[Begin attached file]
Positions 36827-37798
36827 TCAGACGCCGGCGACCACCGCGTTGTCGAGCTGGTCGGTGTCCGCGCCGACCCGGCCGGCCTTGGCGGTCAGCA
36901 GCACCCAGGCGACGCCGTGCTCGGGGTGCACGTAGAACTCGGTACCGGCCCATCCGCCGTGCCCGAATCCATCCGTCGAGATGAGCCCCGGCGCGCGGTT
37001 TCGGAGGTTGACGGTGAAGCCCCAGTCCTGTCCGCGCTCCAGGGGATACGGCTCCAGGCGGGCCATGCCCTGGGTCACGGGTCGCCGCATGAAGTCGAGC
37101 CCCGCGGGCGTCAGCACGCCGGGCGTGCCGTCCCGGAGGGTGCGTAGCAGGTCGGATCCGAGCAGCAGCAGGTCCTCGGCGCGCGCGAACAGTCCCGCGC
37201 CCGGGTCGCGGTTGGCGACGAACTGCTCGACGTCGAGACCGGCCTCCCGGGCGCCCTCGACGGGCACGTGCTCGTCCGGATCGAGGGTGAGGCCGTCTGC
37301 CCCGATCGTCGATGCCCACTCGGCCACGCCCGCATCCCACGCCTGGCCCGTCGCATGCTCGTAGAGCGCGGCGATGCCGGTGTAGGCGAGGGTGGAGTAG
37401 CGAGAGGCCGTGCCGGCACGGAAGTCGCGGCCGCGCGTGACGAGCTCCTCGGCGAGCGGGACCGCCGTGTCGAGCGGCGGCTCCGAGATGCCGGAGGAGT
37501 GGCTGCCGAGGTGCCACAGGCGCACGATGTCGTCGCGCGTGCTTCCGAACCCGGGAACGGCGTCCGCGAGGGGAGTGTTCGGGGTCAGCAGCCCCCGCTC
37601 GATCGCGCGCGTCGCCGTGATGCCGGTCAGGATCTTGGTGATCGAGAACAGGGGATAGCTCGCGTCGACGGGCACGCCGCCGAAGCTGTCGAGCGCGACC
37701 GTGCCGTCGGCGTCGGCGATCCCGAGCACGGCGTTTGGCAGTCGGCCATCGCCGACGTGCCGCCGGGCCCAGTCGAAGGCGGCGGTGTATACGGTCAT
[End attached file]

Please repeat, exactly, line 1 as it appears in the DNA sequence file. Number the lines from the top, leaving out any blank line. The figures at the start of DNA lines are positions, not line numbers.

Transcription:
Positions 36827-37798